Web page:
Here’s a success story: At the end of 2014, consumers had more confidence in life insurers than they had at the start of the year. A LIMRA study published in November noted that three-quarters of consumers said they had at least some confidence in life insurers, an increase of 6 percentage points from early 2014.

Does higher confidence mean more sales? Not necessarily. In the first three quarters of 2014, individual life insurance premium fell one percent and policy count dropped three percent. People need life insurance, but they don’t always buy it. This is due to a number of obstacles — procrastination, affordability, prioritizing other expenses — but on some level, it is also because the sales process is not as streamlined as it could be. Therein lies the challenge, and the opportunity.

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2. People are starved for time.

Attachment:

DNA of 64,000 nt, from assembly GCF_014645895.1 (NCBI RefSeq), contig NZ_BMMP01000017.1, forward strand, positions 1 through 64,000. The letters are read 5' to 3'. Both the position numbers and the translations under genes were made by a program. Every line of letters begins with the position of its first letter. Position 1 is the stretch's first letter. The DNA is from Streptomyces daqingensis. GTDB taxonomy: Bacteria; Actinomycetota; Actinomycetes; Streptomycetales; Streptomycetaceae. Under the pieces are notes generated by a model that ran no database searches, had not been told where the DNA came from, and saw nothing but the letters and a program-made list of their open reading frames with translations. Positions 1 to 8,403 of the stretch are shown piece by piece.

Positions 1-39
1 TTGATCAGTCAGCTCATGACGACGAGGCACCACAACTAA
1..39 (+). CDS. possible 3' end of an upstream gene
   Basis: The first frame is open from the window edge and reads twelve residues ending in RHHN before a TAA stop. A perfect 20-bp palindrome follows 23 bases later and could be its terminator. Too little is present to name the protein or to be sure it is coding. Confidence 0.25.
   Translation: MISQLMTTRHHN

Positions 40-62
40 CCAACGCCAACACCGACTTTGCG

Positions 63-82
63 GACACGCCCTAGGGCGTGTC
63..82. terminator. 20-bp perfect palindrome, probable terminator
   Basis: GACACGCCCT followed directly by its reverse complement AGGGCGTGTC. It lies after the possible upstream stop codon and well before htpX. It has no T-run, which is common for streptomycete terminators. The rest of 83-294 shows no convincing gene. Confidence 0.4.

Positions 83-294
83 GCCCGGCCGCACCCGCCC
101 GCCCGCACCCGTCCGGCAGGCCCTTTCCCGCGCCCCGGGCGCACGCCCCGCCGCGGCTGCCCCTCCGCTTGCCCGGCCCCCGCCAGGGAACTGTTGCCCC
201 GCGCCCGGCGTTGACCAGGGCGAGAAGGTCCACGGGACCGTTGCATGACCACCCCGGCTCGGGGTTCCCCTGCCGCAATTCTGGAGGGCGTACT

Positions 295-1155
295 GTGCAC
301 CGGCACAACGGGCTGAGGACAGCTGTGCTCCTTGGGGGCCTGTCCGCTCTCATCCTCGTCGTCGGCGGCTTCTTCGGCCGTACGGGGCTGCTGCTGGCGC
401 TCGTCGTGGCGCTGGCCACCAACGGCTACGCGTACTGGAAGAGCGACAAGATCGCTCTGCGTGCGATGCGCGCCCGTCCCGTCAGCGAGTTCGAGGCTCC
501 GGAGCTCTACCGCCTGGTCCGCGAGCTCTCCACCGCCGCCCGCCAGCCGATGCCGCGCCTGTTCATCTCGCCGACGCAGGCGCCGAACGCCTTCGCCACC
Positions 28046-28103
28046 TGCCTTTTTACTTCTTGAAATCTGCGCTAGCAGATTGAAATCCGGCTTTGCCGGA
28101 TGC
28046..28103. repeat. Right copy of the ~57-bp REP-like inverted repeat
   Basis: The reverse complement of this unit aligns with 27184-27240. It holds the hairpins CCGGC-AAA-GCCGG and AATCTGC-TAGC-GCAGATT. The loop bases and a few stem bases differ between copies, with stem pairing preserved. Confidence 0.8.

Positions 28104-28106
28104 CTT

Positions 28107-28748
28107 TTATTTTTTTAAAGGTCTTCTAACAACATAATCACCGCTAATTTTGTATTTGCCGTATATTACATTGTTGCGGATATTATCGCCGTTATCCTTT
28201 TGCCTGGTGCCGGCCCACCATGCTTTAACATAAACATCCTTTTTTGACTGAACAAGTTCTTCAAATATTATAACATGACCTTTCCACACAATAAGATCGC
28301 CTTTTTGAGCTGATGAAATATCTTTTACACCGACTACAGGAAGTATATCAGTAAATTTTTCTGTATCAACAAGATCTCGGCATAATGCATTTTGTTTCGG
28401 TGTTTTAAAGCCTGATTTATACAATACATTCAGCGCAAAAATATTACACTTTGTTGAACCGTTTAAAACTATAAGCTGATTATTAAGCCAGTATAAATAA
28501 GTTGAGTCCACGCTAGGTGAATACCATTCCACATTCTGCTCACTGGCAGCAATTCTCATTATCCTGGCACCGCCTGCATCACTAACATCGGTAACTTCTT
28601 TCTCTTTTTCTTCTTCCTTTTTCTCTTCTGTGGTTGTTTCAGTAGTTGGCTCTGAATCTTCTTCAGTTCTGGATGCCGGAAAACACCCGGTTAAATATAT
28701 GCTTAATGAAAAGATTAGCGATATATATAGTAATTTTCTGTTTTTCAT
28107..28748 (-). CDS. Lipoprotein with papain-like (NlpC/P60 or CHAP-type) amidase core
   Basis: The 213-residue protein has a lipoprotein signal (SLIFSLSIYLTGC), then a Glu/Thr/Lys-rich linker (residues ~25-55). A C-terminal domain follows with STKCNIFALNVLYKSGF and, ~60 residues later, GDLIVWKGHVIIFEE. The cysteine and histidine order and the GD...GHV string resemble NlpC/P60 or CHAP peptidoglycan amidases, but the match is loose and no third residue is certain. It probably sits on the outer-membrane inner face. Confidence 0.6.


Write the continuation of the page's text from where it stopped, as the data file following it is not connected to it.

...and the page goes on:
Americans are the busiest people in the world, working longer hours and taking less time off than any other industrialized nation. Moreover, we are distracted, constantly juggling not only work and home life but dozens of messages from marketers bidding for our time. Scott Kallenbach, Research Director at LIMRA names this overwhelming busyness as one of the major factors precipitating change in the life industry. The old model of sitting down face-to-face at the kitchen table simply won’t work for today’s consumers, Kallenbach says. Giving up an hour or more of time in the evening or on a weekend is simply too great a sacrifice for today’s consumers to make. As a result, insurers and advisors must make buying life insurance simple, quick and intuitive.